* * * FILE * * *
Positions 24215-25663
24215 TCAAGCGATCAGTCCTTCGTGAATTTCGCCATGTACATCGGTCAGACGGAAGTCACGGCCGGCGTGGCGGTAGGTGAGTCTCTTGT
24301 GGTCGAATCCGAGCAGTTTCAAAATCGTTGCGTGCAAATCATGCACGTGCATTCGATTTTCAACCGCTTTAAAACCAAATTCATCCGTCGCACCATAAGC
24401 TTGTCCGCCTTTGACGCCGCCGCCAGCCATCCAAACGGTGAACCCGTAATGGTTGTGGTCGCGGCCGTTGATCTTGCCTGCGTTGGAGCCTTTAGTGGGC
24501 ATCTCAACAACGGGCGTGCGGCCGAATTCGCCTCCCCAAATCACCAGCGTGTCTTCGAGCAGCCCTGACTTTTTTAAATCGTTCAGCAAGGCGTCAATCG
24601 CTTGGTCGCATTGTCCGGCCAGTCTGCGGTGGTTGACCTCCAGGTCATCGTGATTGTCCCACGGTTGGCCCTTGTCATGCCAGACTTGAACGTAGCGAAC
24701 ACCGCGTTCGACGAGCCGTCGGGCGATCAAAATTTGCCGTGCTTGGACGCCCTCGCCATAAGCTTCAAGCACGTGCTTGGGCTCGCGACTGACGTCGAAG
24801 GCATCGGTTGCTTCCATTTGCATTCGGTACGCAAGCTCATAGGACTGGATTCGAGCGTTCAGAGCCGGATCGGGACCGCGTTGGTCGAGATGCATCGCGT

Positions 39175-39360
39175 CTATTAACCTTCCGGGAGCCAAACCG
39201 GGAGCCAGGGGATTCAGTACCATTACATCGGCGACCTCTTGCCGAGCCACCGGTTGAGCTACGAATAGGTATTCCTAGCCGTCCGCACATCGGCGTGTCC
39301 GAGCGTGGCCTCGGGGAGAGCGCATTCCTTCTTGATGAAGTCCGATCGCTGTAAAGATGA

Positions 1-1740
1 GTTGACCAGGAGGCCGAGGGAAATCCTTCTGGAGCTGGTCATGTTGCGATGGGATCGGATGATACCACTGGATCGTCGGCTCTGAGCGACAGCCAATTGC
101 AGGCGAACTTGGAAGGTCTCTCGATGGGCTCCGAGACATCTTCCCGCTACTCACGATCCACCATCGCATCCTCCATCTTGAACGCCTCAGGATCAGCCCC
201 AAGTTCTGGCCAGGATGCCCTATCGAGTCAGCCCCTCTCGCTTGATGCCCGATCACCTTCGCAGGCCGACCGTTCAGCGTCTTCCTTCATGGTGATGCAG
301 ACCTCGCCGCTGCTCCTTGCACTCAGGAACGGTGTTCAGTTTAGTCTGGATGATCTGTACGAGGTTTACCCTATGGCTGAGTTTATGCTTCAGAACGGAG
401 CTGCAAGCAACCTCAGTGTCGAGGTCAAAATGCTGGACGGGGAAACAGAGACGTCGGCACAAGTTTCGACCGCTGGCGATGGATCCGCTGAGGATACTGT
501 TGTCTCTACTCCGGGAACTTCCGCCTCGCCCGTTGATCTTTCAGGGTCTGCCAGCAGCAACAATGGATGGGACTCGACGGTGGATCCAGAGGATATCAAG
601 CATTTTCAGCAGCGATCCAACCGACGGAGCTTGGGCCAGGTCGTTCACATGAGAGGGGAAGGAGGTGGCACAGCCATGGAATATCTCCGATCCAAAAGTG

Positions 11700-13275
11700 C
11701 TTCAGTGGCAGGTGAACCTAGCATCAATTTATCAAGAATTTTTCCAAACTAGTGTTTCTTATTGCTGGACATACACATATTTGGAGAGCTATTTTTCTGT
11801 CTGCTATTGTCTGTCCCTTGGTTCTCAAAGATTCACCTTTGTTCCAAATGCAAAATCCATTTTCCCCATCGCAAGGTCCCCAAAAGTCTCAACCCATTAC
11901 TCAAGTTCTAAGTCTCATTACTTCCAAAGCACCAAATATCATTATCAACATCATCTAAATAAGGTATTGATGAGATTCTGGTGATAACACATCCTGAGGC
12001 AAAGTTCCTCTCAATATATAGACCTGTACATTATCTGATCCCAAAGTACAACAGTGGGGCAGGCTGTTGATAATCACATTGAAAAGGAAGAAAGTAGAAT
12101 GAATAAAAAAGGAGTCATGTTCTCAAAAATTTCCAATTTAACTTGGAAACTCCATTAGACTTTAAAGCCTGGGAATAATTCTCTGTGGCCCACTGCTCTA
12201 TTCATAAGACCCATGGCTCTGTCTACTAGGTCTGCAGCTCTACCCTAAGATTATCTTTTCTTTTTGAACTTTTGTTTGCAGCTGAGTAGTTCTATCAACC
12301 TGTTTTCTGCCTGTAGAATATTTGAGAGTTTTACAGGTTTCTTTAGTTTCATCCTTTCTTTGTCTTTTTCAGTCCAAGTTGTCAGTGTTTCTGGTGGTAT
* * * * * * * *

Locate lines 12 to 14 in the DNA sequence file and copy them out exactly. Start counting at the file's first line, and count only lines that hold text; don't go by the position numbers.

39301 GAGCGTGGCCTCGGGGAGAGCGCATTCCTTCTTGATGAAGTCCGATCGCTGTAAAGATGA

Positions 1-1740
1 GTTGACCAGGAGGCCGAGGGAAATCCTTCTGGAGCTGGTCATGTTGCGATGGGATCGGATGATACCACTGGATCGTCGGCTCTGAGCGACAGCCAATTGC